Can I bid thee, lovely stranger

Can I bid thee, lovely stranger

Author: Anne Steele
Published in 2 hymnals

Representative Text

Can I bid thee, lovely stranger,
Welcome to a world of care?
Where attends thee many a danger,
Where awaits thee many a snare?

Hence, away, ye dark surmizes,
Hope presents a fairer scene;
Many a blooming pleasure rises,
Many a sunbeam shines serene.

O may providence defend thee!
Circled in its guardian arms,
Dangers may in vain attend thee,
Safe amid surrounding harms.

Shall I wish the world caressing?
Wish thee pleasure, grandeur, wealth?
No—but many a nobler blessing;
Wisdom, virtue, friendship, health.

May'st thou know the gracious donor,
Early know, and love and praise!
Then shall real wealth and honour,
Peace and pleasure crown thy days.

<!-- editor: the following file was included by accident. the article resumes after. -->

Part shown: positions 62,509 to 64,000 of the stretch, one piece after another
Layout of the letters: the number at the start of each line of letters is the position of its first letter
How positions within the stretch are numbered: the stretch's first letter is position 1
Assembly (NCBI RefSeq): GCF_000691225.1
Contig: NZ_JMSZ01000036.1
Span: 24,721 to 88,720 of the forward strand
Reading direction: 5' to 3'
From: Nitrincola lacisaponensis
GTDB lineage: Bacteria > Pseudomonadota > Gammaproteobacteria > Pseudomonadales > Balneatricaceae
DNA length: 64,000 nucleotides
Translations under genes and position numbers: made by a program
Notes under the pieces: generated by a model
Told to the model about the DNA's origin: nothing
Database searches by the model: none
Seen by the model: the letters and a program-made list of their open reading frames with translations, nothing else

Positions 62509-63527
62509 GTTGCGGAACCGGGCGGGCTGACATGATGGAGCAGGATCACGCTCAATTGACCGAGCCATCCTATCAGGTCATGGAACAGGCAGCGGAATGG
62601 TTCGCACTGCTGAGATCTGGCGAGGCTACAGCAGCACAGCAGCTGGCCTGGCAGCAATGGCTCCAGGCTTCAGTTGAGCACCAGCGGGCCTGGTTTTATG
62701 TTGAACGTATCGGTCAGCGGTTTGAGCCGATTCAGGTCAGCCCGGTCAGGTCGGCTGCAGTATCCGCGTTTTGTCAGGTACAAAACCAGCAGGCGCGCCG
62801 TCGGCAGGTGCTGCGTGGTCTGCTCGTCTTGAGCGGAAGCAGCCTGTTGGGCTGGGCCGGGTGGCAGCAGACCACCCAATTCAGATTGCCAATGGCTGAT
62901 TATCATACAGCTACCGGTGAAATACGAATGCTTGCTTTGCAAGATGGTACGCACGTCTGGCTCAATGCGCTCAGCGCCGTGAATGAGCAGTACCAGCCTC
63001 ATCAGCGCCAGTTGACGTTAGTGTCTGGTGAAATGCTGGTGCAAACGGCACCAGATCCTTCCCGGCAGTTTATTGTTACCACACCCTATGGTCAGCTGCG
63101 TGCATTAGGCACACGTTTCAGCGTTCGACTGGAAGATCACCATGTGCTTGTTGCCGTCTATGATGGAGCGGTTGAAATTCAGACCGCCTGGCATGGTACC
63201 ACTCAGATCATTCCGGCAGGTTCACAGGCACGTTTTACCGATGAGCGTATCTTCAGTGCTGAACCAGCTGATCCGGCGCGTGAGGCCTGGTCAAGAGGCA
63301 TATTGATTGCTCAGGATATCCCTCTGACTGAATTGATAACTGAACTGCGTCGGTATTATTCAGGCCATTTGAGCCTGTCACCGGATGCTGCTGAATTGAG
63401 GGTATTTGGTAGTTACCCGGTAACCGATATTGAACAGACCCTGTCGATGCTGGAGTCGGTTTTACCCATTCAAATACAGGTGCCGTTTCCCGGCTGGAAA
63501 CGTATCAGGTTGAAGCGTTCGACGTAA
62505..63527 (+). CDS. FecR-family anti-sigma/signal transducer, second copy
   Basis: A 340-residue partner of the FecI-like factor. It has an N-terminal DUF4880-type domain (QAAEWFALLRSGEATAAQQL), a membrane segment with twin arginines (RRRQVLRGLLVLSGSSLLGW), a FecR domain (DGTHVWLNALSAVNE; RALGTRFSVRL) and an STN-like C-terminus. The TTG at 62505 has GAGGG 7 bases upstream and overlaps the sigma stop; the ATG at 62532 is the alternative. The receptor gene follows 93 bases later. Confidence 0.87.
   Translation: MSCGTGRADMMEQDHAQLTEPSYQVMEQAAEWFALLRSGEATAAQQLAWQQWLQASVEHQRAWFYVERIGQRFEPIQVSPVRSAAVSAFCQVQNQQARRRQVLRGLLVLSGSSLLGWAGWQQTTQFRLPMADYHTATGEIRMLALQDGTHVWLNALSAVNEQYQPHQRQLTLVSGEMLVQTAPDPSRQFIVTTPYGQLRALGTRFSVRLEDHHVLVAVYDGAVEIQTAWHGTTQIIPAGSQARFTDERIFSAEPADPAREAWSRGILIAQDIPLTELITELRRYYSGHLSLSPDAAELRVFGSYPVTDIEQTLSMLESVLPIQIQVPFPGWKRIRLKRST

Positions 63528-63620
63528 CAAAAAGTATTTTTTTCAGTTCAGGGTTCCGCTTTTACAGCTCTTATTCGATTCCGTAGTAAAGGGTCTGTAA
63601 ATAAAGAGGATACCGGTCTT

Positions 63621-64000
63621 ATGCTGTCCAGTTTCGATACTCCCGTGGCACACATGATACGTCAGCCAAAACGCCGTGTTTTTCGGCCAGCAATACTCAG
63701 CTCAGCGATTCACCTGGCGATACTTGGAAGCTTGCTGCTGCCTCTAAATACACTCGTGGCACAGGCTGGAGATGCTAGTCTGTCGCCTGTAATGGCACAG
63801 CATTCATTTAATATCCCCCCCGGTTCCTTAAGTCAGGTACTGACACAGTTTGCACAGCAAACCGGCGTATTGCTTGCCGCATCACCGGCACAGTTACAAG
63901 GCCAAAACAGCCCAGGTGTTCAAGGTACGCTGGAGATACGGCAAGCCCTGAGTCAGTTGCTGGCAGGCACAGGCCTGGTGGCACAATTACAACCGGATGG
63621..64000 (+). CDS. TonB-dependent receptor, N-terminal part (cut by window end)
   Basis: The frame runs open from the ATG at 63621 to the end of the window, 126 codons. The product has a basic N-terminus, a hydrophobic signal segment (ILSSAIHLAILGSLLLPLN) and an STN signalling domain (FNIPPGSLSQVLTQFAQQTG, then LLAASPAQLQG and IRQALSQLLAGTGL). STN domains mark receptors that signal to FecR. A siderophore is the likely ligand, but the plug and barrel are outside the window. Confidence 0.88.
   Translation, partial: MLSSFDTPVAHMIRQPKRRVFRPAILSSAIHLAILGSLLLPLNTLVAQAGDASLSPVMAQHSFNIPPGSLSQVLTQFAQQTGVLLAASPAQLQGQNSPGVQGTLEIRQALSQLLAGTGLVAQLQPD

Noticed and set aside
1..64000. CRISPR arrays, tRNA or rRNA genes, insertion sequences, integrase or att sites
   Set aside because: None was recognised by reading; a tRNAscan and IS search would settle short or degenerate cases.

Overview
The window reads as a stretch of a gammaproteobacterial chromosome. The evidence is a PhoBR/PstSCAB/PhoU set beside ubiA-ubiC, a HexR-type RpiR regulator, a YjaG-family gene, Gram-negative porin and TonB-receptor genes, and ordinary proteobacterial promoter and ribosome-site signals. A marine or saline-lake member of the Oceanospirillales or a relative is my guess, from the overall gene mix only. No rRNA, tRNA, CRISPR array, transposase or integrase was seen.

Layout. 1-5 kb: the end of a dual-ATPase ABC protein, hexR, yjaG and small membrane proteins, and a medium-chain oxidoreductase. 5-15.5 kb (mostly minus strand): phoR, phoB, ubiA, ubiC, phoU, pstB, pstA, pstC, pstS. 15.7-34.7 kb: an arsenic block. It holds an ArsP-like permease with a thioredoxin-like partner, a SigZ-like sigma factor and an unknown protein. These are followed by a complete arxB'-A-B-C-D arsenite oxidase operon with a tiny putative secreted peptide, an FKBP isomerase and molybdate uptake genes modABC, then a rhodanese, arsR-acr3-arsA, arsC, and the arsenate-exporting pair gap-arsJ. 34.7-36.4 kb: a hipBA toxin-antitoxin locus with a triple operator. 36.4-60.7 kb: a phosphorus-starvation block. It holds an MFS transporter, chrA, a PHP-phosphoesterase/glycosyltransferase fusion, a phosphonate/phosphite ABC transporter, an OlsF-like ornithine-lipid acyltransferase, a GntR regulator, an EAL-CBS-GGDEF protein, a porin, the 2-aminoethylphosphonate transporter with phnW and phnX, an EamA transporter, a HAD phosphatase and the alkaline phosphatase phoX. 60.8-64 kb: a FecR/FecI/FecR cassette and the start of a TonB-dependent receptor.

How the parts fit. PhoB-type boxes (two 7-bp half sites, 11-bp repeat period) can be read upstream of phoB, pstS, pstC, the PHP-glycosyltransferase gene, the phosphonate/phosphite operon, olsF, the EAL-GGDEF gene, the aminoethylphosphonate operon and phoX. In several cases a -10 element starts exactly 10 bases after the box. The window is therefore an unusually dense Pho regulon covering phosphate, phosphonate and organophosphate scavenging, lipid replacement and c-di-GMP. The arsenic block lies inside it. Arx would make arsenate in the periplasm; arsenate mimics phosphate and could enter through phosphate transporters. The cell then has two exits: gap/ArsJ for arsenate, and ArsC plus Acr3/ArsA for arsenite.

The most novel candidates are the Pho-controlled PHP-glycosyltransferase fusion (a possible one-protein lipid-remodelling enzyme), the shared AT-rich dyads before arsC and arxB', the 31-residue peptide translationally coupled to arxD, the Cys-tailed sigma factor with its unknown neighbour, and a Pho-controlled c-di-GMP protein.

Source: Miscellaneous Pieces in Verse and Prose #129

Author: Anne Steele

Anne Steele was the daughter of Particular Baptist preacher and timber merchant William Steele. She spent her entire life in Broughton, Hampshire, near the southern coast of England, and devoted much of her time to writing. Some accounts of her life portray her as a lonely, melancholy invalid, but a revival of research in the last decade indicates that she had been more active and social than what was previously thought. She was theologically conversant with Dissenting ministers and "found herself at the centre of a literary circle that included family members from various generations, as well as local literati." She chose a life of singleness to focus on her craft. Before Christmas in 1742, she declined a marriage proposal from contemporar… Go to person page >

Text Information

First Line: Can I bid thee, lovely stranger
Author: Anne Steele
Language: English
Copyright: Public Domain



Instances (1 - 2 of 2)

Hymns for Schools and Families #d18


Miscellaneous Pieces in Verse and Prose #129

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